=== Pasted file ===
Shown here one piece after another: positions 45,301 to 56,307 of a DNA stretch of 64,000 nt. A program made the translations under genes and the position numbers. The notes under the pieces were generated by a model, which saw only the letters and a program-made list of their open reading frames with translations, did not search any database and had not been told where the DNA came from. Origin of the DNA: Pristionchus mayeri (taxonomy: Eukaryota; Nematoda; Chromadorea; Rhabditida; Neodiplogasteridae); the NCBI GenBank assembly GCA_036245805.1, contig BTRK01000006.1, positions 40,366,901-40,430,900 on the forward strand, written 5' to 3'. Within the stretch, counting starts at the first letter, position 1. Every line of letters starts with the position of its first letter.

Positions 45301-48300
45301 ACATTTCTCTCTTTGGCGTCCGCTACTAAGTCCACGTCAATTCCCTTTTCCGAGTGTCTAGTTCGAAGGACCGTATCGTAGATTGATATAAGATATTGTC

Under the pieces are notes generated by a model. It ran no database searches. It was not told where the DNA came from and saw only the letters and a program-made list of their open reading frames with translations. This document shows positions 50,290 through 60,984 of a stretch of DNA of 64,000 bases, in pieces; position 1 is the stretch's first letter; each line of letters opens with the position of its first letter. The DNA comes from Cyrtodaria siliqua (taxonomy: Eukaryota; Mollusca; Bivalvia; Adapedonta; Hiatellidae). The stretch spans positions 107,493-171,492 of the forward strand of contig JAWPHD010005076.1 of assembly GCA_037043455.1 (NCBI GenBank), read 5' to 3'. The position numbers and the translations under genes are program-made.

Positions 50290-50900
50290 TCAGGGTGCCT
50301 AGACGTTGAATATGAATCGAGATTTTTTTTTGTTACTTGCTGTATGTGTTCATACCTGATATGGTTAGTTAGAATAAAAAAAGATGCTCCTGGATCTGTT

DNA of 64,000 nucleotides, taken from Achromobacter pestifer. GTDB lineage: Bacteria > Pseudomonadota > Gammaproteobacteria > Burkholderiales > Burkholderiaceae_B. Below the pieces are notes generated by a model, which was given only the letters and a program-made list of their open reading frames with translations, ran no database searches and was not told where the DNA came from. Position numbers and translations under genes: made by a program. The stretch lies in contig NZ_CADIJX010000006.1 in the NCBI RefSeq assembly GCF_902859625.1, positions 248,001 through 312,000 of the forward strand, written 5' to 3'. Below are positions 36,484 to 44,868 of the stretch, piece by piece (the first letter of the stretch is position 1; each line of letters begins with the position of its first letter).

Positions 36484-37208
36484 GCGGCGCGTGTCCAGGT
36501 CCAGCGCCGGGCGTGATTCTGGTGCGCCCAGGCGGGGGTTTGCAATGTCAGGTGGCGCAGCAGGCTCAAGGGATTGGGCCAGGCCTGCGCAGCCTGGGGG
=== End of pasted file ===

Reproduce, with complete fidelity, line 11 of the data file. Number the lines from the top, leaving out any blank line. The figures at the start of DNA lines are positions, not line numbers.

36501 CCAGCGCCGGGCGTGATTCTGGTGCGCCCAGGCGGGGGTTTGCAATGTCAGGTGGCGCAGCAGGCTCAAGGGATTGGGCCAGGCCTGCGCAGCCTGGGGG